Urgent message: Whether required due to a crushing blow or close contact with a sharp surface, proper initial care for fingertip and nailbed injuries is essential to good outcomes and can often be administered in the urgent care setting.
Scott M. Zimmer, MD
Fingertip injuries are one of the most common conditions seen in urgent care and emergency room settings. From door crush to table saw injuries, the proper initial care is vital in the long-term result.
The goal is a fingertip that has minimal pain, good sensation, and adequate soft tissue coverage. Treatments range from simple cleansing with healing by secondary intention to bone-shortening
and primary closure.
The goals of this article will be to foster understanding of fingertip and nailbed anatomy, common injury patterns, and proper initial care.
A simple understanding of the anatomy is necessary for proper initial treatment. In addition, it allows the urgent care physician to convey the nature and severity of the injury to the hand specialist. This communication is key to long-term success because, often, the urgent care physician will simply need to provide wound care and proper follow- up.
The pulp at the end of a digit is highly specialized tissue and consists of fibrous and fatty tissue that has septa extending from the skin to the distal phalanx. The nail unit is made up of the nail plate and the nailbed (Figure 1). Beneath the nail iplate, the nail bed is divided into the sterile matrix and the germinal matrix. The germinal matrix is the proximal region of the matrix demarcated by the crescent-shaped region seen at the nail base called the lunula. The germinal matrix produces over 90% of the nail but does not adhere to the nail plate.
The sterile matrix is distal to the lunula and is responsible for nail adherence. An important anatomical relation is the nail plate’s relation to the dorsal and ventral nail fold. Common injuries involve nail plate avulsion from this location. A mistake can be made by suturing the nail plate in place without replacing it in this anatomic location, causing pain and deformity with subsequent nail growth.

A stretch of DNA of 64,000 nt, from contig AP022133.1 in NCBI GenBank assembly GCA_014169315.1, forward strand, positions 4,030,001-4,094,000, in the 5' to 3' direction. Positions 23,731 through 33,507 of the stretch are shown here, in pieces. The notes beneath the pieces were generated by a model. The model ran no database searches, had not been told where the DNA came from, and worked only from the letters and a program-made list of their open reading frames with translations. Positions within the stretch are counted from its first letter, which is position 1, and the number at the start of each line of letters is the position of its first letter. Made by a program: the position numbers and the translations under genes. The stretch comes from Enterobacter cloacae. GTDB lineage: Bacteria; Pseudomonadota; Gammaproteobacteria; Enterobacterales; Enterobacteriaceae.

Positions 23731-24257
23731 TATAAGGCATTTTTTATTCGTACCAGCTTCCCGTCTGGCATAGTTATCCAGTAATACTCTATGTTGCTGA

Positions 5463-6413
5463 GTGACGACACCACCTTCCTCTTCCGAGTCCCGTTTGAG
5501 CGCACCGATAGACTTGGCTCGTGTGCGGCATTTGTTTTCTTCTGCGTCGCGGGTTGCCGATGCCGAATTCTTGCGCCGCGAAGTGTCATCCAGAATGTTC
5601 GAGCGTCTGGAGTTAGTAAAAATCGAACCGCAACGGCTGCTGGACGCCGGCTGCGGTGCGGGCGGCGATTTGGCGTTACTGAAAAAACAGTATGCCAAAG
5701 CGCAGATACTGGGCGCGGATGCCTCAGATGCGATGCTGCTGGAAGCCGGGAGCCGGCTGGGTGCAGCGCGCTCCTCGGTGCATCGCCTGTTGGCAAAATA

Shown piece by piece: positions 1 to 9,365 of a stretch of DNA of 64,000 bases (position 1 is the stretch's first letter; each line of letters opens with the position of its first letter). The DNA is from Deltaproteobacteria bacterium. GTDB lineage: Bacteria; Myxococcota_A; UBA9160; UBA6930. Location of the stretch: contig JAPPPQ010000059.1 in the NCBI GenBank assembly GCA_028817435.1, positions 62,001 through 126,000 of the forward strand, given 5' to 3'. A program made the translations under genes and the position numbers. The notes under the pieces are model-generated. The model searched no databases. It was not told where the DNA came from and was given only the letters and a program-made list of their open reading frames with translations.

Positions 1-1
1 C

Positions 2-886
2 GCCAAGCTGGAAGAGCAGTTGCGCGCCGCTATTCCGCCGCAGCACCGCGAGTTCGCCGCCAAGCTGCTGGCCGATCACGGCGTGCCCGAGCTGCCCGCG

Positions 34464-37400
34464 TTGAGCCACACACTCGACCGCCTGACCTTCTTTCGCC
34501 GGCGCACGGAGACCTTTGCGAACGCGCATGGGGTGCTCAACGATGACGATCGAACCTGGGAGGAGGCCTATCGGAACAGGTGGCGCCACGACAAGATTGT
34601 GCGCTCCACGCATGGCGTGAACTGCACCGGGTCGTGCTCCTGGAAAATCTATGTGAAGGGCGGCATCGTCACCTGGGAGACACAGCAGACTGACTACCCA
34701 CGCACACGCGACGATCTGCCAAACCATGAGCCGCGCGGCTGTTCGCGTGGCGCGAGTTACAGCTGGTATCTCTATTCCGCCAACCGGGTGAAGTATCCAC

The terms hyponychium, paronychium, and eponychium refer to the regions of skin distal, on either side, and proximal to the matrix, respectively. A short course of cephalexin or clindamycin is appropriate. However, detailed discussion of this recommendation is beyond the scope of this article.
This type of initial treatment is effective even in severe fingertip injuries, as long as follow-up to a hand specialist is arranged within a few days.
The remaining sections of this article will detail treatment for various fingertip and nailbed injuries.
Controversy exists as to what constitutes a significant subungual hematoma. Traditional teaching states that a 50% or greater subungual hematoma warrants nail plate removal and inspection and possible matrix repair. A 1999 study3 revealed similar outcomes in children treated with and without nail plate removal and matrix repair regardless of the presence of fracture, size of subungual hematoma, or injury mechanism. In these patients, the nail plate was intact.
A lacerated nail plate almost always signifies a nail matrix laceration and the nail plate must be removed and the matrix repaired with 6-O absorbable suture. A simple soak, dressing, and antibiotic with a timely referral to a hand specialist is needed unless the physician has experience with this type of repair.
Subungual hematoma release is indicated for a significant hematoma greater than 25% to 50% that is associated with pain. No study has demonstrated a better outcome after evacuation (nail trephination), but it does decrease pain. This is performed by a twisting motion with an 11 blade scalpel or an 18 gauge needle piercing the nail plate over the hematoma.
Nailbed injuries with an associated displaced fracture represent a more difficult challenge. In the acute setting, simple care as described above still is sufficient if a quick referral is obtained, but digital block and fracture reduction with or without nailbed repair may be performed.